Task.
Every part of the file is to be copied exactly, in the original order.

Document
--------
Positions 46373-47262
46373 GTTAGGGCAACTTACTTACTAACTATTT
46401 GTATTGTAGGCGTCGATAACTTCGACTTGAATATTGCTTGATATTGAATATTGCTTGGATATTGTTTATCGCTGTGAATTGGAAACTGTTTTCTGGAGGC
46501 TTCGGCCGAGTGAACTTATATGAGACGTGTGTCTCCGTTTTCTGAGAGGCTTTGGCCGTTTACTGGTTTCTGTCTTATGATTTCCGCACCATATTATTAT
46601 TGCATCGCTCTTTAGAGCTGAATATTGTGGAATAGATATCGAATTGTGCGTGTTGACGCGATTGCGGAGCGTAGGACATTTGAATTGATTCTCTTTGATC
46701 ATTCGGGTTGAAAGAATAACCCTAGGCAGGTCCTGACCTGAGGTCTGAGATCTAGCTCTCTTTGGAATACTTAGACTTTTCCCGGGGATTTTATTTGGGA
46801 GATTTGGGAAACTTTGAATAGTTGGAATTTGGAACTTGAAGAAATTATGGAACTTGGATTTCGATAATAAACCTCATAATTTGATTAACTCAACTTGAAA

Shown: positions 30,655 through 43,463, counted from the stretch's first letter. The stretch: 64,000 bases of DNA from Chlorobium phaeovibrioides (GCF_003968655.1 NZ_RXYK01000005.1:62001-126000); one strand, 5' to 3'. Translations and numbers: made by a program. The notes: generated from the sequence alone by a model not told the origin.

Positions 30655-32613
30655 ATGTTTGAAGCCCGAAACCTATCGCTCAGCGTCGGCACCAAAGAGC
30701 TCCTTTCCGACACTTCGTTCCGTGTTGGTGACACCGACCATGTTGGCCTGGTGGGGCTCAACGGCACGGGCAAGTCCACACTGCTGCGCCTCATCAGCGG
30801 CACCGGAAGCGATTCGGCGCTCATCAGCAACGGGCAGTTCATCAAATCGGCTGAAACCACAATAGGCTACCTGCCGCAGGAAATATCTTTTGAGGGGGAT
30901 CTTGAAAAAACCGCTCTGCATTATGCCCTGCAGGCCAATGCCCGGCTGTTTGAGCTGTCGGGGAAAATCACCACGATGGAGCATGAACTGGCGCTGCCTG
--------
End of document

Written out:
Positions 46373-47262
46373 GTTAGGGCAACTTACTTACTAACTATTT
46401 GTATTGTAGGCGTCGATAACTTCGACTTGAATATTGCTTGATATTGAATATTGCTTGGATATTGTTTATCGCTGTGAATTGGAAACTGTTTTCTGGAGGC
46501 TTCGGCCGAGTGAACTTATATGAGACGTGTGTCTCCGTTTTCTGAGAGGCTTTGGCCGTTTACTGGTTTCTGTCTTATGATTTCCGCACCATATTATTAT
46601 TGCATCGCTCTTTAGAGCTGAATATTGTGGAATAGATATCGAATTGTGCGTGTTGACGCGATTGCGGAGCGTAGGACATTTGAATTGATTCTCTTTGATC
46701 ATTCGGGTTGAAAGAATAACCCTAGGCAGGTCCTGACCTGAGGTCTGAGATCTAGCTCTCTTTGGAATACTTAGACTTTTCCCGGGGATTTTATTTGGGA
46801 GATTTGGGAAACTTTGAATAGTTGGAATTTGGAACTTGAAGAAATTATGGAACTTGGATTTCGATAATAAACCTCATAATTTGATTAACTCAACTTGAAA

Shown: positions 30,655 through 43,463, counted from the stretch's first letter. The stretch: 64,000 bases of DNA from Chlorobium phaeovibrioides (GCF_003968655.1 NZ_RXYK01000005.1:62001-126000); one strand, 5' to 3'. Translations and numbers: made by a program. The notes: generated from the sequence alone by a model not told the origin.

Positions 30655-32613
30655 ATGTTTGAAGCCCGAAACCTATCGCTCAGCGTCGGCACCAAAGAGC
30701 TCCTTTCCGACACTTCGTTCCGTGTTGGTGACACCGACCATGTTGGCCTGGTGGGGCTCAACGGCACGGGCAAGTCCACACTGCTGCGCCTCATCAGCGG
30801 CACCGGAAGCGATTCGGCGCTCATCAGCAACGGGCAGTTCATCAAATCGGCTGAAACCACAATAGGCTACCTGCCGCAGGAAATATCTTTTGAGGGGGAT
30901 CTTGAAAAAACCGCTCTGCATTATGCCCTGCAGGCCAATGCCCGGCTGTTTGAGCTGTCGGGGAAAATCACCACGATGGAGCATGAACTGGCGCTGCCTG